curtain call

Wigs, kaftans and body image issues take center stage in ‘To My Girls’

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To My Girls
( to r) Jay Armstrong Johnson, Maulik Pancholy and Britton Smith in To My Girls. Photo by Joan Marcus

The Rundown:

Has gay culture evolved or devolved since the community was “liberated” via legalized marriage? New York’s legalization date (June 24, 2011)  is an important touchstone for the characters in To My Girls, a new comedy by JC Lee now playing at Second Stage’s Tony Kiser Theater. During a gag- and drama-filled Palm Springs weekend getaway, a group of gay friends discusses how their community has and hasn’t progressed since, diving into buzzy topics such as body image, race, politics, and more. It’s a topical look at contemporary gay culture, even if its exploration feels more like a checklist of ideas to address than a compelling dramatization.

No Tea, No Shade:

Curtis (Jay Armstrong Johnson) is a white, gay man approaching 40 who rents a Palm Springs Airbnb for a weekend away with longtime friends. Despite being perfectly in shape, healthy, and employed, Curtis copes with body image issues that lead to intense selfishness, often at the expense of his friends of color, particularly Castor (Maulik Pancholy), who has long lived in Cursits’ shadow while also harboring feelings for him, and Leo (Britton Smith), a New York-based social media activist and influencer. 

When Castor brings home the pec-perfect Omar (Noah J. Ricketts) from a nearby bar, his own body image issues get in the way of his ability to perform. Curtis uses this as an opportunity to sleep with Omar, forwarding a malicious pattern throughout the play of taking advantage of people — particularly people of color — who express what it means to be witnessed through a sexualized white gaze. 

Related: Balls, bats and brawn: Broadway’s ‘Take Me Out’ hits a home run

To My Girls
(l to r) Maulik Pancholy and Noah J. Ricketts in To My Girls. Photo by Joan Marcus

It is a worthy topic for dissection, and JC Lee’s script is tightest when the friends have hard conversations about being part of a “community” that is still wildly hierarchical, the highly disparate experiences white gays and gays of color may have at the same event, and how body image has toxified queer culture. However, even these moments can feel a little soap box-y, with characters preaching their points without great nuance. Those points feel watered down when the play aims to tackle a litany of other gay issues, such as open relationships, gender expression, and more.

The play’s final two characters feel shoehorned into the plot as the play reaches a resolution after Curtis apologizes to Castor and Leo about his behavior. But at that point, one character, Jeff (Carman Lacivita) has still yet to arrive for the weekend. When he does, his entrance is foolish and out-of-place: he enters covered in blood after accidentally running over the property owner’s dog. That property owner is an older queen (Mad Men’s Bryan Batt) who — surprise! – voted for Trump. His name? Bernie.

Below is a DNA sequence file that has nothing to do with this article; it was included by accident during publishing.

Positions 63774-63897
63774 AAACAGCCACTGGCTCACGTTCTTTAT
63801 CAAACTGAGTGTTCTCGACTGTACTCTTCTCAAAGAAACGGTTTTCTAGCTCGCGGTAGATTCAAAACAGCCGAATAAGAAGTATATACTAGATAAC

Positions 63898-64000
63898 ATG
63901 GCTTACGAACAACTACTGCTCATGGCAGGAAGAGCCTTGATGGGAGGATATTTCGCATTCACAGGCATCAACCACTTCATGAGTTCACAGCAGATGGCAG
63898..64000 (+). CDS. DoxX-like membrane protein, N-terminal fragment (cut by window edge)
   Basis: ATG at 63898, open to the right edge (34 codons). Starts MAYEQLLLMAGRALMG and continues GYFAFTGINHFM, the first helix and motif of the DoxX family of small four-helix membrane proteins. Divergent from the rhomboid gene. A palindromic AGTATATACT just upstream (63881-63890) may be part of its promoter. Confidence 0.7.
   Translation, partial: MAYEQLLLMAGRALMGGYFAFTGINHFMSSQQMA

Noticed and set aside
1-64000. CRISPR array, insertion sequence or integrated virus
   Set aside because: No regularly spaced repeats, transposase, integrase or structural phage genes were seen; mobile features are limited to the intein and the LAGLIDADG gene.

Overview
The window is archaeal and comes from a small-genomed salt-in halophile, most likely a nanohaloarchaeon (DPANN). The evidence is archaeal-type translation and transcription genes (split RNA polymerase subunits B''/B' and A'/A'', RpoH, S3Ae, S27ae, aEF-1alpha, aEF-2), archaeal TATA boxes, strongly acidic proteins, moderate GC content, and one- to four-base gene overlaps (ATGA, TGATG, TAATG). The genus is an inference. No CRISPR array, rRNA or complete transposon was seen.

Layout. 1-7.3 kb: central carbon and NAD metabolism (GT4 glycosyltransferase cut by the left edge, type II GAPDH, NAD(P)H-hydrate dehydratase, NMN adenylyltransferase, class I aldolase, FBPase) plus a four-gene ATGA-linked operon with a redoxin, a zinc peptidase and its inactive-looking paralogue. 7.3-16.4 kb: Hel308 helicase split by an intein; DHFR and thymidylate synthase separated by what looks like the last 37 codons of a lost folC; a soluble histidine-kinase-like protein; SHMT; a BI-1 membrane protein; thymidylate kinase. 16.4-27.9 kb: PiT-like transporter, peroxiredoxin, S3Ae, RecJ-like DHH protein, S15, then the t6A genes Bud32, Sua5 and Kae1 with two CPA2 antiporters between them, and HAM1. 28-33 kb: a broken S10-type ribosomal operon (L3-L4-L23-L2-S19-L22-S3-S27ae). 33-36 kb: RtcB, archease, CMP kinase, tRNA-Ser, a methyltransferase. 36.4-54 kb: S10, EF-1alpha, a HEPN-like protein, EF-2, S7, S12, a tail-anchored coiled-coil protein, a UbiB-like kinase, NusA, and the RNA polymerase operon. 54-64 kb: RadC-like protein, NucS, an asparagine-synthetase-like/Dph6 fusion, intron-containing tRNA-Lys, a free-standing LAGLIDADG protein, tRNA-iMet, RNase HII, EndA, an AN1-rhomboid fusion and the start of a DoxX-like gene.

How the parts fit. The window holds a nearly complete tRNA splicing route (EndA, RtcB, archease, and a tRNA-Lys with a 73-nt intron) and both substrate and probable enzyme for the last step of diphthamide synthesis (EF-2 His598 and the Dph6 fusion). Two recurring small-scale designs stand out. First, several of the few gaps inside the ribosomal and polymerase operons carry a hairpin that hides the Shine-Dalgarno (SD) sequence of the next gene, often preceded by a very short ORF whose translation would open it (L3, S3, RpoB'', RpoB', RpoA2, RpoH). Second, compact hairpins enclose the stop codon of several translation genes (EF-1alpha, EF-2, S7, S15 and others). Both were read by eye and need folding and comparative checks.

Let’s Have a Moment:

Director Stephen Brackett (who’s helming another queer show this season, Broadway’s A Strange Loop) keeps the tone breezy and the pacing zippy. There is great comedic work with the oversized couch that sits center stage in Bernie’s mid-century, Jonathan Adler-inspired house. (Arnulfo Maldonado designed the set, which looks ready for hosting and would absolutely draw hungry renters if listed on Airbnb.) 

Moments of gay merriment uplift the production, including dance sequences (aided by Sinan Refik Zafar’s fizzy and Britney-filled sound design) that feature flowy kaftans and wigs (Sarafina Bush provides the colorful costumes). But the real standout is Pancholy, whose comedic timing is spot-on and who also lends great heart to the friend who may be dismissed as the “funny one,” where humor is as much artifice as armor.

Related: Maulik Pancholy on his return to NYC in the funny and fervent To My Girls

To My Girls
(l to r) Britton Smith, Jay Armstrong Johnson and Maulik Pancholy in To My Girls. Photo by Joan Marcus

The Last Word:

In the same way that Take Me Out (also playing at Second Stage) addressed homophobia in early-aughts sports and The Normal Heart, before it, pinpointed a key moment in gay political activism, To My Girls, as a text, may represent our present understanding of race relations and friendship dynamics amongst gay men. However, unlike in those other works, the characters here are too thinly drawn to elevate the production, turning them into talking heads — though heads also adorned in fabulous wigs. 

To My Girls plays Off-Broadway at Second Stages’ Tony Kiser Theater through April 24, 2022.

 

Billy McEntee is a Brooklyn-based writer whose articles have appeared in The Washington Post, Vanity Fair, Travel + Leisure, and others. He’s a Theater Editor at The Brooklyn Rail and his short film “Lindsay Lindsey Lyndsey” will be released in 2022.